A stack of deadly weapons line the corridor next to Roman Kostenko’s office in the southern Ukrainian city of Mykolaiv. Giant tube-like Javelin missiles and a powerful-looking green cylinder. “That’s an NLAW anti-tank weapon supplied by Britain,” Kostenko – a member of Ukraine’s parliament and a special forces commander – explained. “We’ve used it.”
When Russia invaded on 24 February, Kostenko was in Kyiv. He swapped his politician’s outfit of suit and tie for a uniform and hurried to Mykolaiv on the southern frontline. By this point Russian troops had practically encircled the city and its port on the Bug River. They had seized Mykolaiv’s airport and were advancing from the north-east. “I was the last car in,” he said.
Citizens were piling up tyres and making molotov cocktails in preparation for street-to-street fighting. The Ukrainian army, however, managed to push the Russians back. Kostenko showed off a video he took of a Russian position on Mykolaiv’s outskirts. There were bodies of enemy soldiers killed in a Ukrainian artillery strike, as well as abandoned field guns and vehicles.
Since this failed incursion the fighting has turned into a “war of rockets and artillery”, Kostenko said. The frontline in the south runs approximately along the administrative border between Russian-occupied Kherson oblast and Mykolaiv, 12 miles (20km) to the north. It is a shimmering landscape of green wheat fields and steppe villages, now under constant fire.
Russian howitzers are able to target Mykolaiv with ease. On Saturday a missile smashed into a residential block in the city, killing one person and injuring seven. The Ukrainians lack long-range rocket systems that would enable them to fire back, as well as defensive anti-aircraft batteries, Kostenko said. In the meantime they sit in makeshift trenches under fire.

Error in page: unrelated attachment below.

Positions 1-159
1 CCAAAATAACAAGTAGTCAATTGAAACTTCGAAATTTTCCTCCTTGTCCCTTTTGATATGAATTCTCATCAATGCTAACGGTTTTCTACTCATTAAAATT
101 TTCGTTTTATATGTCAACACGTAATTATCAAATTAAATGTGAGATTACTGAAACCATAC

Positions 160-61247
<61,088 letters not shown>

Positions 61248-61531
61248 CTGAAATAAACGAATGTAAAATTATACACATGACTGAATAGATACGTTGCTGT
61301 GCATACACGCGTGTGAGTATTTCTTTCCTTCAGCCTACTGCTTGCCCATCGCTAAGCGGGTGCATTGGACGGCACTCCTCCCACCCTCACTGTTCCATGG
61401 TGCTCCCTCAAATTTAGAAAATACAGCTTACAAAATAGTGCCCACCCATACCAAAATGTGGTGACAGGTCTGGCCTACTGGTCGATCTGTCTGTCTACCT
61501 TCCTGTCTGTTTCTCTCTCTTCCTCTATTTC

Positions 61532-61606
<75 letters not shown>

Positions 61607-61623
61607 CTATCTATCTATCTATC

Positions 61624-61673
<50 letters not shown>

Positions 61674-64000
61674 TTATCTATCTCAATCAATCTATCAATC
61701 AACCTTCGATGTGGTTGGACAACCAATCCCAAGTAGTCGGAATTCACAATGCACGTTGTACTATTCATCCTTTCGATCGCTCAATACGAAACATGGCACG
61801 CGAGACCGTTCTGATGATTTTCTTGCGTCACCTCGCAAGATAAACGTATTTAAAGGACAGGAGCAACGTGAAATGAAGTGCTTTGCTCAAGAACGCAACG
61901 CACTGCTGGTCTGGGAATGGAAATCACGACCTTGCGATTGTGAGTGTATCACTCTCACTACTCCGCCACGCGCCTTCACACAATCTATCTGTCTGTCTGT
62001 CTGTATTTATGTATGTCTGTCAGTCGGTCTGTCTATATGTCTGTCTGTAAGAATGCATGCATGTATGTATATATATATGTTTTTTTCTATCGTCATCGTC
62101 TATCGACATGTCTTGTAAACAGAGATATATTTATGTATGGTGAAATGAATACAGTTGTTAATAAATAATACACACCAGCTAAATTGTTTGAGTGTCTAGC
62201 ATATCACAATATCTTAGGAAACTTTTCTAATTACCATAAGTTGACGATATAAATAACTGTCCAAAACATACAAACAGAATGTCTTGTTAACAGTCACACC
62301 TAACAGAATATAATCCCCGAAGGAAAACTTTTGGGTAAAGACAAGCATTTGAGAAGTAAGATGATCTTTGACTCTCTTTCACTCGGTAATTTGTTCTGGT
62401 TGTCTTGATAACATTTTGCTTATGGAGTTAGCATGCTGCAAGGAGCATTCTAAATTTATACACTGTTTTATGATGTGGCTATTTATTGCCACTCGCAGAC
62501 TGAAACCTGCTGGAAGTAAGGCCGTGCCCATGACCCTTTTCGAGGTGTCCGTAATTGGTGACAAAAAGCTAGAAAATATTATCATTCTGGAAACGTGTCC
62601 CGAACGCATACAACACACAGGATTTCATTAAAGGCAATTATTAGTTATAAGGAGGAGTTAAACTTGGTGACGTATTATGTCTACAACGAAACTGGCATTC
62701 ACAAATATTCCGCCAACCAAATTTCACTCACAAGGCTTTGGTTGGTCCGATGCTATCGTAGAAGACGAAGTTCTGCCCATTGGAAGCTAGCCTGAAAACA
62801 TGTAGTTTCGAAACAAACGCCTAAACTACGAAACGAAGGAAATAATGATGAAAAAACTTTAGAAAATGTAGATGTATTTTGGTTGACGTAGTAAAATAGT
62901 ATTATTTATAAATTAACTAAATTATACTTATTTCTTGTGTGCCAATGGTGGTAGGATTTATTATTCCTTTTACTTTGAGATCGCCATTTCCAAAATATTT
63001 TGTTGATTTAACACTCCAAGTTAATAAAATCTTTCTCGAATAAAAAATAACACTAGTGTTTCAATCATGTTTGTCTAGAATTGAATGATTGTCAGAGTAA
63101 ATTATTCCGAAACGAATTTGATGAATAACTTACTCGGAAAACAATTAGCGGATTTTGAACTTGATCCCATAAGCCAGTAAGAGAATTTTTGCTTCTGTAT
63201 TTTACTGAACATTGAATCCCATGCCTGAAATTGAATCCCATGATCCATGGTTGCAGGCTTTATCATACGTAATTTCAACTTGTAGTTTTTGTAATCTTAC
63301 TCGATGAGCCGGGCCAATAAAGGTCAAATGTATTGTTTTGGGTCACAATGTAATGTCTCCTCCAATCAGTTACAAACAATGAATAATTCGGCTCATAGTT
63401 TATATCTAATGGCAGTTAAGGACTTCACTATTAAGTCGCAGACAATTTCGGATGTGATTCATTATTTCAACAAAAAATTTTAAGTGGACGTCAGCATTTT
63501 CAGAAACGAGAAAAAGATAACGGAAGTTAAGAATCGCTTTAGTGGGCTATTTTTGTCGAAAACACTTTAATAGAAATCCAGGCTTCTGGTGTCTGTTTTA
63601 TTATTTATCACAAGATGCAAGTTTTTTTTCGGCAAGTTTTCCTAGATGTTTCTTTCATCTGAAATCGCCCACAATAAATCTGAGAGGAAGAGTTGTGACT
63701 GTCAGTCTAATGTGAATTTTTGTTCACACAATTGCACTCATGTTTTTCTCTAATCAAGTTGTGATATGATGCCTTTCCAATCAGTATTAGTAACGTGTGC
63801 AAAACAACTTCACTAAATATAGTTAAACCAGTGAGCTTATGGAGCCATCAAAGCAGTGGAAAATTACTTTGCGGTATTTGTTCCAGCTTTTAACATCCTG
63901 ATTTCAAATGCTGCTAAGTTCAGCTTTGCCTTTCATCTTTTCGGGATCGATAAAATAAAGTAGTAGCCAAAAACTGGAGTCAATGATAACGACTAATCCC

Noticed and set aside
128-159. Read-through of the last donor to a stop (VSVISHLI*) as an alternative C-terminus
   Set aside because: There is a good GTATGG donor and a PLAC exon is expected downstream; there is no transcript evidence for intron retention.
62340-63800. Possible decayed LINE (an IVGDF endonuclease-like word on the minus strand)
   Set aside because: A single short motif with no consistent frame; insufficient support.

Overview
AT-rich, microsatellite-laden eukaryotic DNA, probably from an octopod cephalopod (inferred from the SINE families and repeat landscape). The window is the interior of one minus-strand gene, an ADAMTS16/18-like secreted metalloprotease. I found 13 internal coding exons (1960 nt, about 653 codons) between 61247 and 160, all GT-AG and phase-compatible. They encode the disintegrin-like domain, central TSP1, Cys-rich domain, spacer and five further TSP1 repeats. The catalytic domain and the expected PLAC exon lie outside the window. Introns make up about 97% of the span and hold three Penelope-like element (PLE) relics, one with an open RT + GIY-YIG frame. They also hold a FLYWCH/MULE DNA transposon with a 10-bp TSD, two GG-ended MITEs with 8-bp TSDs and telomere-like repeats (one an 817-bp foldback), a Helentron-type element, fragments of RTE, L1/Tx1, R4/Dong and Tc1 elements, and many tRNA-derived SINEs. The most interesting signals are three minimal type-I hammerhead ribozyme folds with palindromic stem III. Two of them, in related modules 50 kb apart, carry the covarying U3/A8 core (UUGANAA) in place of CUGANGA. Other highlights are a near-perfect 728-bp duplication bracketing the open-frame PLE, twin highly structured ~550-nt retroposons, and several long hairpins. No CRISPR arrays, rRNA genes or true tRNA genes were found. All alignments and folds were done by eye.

“To survive artillery hitting you 24/7 is very hard,” Kostenko added. The Javelins sent by the US were ineffective because the Russians hid their armoured vehicles in a network of Soviet-era irrigation canals, he explained. “Our anti-tank weapons don’t see them. If our partners give us heavy artillery and advanced systems like MRLS [multiple-launch rocket systems] we can win and take back occupied territory.”
For now, Ukrainian soldiers are only able to make local tactical gains. On Monday they retook a village in north-east Kherson. Kostenko said Russia had plenty of tanks and supplies of ammunition left. The fighting in the south, and in the east where a battle is raging for the city of Sievierodonetsk, resembled the second world war with modern weapons, he said. The Russians, he admitted, had the advantage.
The MP, secretary of the national security, defence and intelligence committee, spent 15 years as a soldier. He was wounded twice in late 2014 while fighting at the airport in Donetsk against the Russians and their separatist proxies. He grew up in a village outside Kherson now controlled by Moscow, where Russian soldiers broke into his parents’ house, looted his parade uniform and took away all of the furniture, he said.
Kostenko suggested Vladimir Putin’s goal was to seize the Donbas and annex Ukraine’s Black Sea coast, making it a “non-sea country”, after he had failed in his original goal of toppling Kyiv’s government to return Ukraine to Russian influence and to demonstrate Moscow’s military invincibility.
A member of the liberal pro-European Golos party, he praised the UK, US and Poland: “We love Boris Johnson. Britain is a country which has clearly stated its position. It stands by its values. It is not afraid of the Russia Federation. We have several British volunteers who are fighting with us. The whole civilised world is fighting Russia, not just Ukraine.”